"It taps into, historically speaking, a history that Chicago isn’t crazy rich in: the use of structure, in an eccentric way, to define space and differentiate program on [both] the exterior and interior. I love the fact that it is really unafraid to be very idiosyncratic and very particular to purpose. Maybe Bertrand Goldberg hit it best, [and] this is a varied vocabulary of Goldberg. We like the generic and repurposable. This strikes me as resisting that tendency in a cool way."
"This is such an outlier for me. This is a pre-cast concrete panel structure, with some sort of integral part that is made of silicon and human hair coming from the salons and waste stream of Chicago. The whole thing is very strange and I appreciate that because I feel like this person didn’t pick this up from a magazine. It comes from a place inside her head. And then there is a kind of obstinacy about this building. I was in the cab and we went past the Monadnock building, and that is one stubborn building. I appreciated that sense of stubbornness."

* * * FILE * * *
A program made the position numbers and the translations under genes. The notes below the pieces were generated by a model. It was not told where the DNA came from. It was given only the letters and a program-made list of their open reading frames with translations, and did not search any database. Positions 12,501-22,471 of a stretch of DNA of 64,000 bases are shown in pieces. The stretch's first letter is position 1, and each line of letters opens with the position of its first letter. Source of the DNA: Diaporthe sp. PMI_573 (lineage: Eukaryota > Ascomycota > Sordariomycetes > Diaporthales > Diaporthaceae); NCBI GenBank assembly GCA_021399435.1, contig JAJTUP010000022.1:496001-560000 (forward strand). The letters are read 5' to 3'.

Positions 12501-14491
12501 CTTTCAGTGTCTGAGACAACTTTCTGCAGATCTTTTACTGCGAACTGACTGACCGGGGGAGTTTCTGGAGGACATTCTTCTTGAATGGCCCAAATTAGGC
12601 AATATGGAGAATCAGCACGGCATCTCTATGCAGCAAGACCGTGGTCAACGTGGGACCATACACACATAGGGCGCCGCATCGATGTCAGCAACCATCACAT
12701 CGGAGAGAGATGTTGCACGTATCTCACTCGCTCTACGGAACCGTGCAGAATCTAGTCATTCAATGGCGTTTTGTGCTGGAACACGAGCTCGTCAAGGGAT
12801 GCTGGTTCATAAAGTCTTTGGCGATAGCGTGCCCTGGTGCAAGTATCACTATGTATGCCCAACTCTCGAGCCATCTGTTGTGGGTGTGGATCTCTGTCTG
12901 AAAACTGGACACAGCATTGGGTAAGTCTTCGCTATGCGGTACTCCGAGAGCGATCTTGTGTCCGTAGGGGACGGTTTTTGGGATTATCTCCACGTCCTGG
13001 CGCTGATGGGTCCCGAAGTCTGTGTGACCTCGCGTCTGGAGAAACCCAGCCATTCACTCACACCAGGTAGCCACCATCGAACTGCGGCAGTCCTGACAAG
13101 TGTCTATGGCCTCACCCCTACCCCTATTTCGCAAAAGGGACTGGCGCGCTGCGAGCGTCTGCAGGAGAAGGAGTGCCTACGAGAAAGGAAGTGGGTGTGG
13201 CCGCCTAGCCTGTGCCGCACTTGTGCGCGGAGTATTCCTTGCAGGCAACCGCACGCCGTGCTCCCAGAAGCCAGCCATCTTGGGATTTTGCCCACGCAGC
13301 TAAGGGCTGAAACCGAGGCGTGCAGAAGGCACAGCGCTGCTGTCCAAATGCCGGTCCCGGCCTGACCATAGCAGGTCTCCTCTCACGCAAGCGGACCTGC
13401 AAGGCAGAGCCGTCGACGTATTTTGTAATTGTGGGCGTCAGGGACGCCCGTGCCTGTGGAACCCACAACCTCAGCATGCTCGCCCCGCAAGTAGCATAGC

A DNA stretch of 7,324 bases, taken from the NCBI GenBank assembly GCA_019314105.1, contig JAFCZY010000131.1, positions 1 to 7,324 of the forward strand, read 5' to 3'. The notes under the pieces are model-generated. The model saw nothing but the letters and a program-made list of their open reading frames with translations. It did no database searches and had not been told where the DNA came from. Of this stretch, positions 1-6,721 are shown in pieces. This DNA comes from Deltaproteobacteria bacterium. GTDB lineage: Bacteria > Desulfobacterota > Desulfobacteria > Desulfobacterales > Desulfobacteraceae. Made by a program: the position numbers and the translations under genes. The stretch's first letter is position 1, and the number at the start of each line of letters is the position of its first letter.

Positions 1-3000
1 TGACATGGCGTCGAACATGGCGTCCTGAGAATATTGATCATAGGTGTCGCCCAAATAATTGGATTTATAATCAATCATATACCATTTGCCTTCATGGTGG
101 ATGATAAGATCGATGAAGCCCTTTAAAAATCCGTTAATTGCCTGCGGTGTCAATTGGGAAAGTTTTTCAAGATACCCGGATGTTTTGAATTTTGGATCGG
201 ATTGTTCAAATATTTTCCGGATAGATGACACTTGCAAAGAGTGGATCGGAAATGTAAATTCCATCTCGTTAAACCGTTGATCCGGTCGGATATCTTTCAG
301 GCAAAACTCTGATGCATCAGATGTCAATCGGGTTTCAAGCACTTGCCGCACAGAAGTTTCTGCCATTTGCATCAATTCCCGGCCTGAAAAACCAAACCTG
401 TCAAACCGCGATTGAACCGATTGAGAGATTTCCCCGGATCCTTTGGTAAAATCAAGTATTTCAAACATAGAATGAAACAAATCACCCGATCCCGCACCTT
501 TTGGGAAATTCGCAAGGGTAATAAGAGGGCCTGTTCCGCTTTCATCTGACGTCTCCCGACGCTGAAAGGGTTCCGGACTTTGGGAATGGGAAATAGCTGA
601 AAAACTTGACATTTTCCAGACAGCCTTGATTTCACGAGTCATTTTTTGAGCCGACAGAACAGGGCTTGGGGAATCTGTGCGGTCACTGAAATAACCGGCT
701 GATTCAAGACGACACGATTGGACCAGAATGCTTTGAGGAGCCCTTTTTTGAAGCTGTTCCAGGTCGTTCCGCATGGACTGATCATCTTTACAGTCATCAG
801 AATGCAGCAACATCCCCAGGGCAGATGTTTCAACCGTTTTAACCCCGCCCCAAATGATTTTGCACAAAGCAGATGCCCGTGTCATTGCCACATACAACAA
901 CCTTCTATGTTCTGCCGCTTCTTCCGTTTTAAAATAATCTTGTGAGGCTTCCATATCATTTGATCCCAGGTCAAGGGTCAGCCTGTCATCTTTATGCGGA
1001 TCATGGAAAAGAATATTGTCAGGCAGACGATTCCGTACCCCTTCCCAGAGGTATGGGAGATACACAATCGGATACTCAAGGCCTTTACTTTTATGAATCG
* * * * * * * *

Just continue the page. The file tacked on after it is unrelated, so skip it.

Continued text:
"I love pug ugly dogs, but I have a hell of a time with pug ugly buildings. But I was entranced by the bottom image, whether it be Karnak or some other historical thing that comes to mind. There is something about the expression [that is] intrinsically troubling. I like that, no question about it."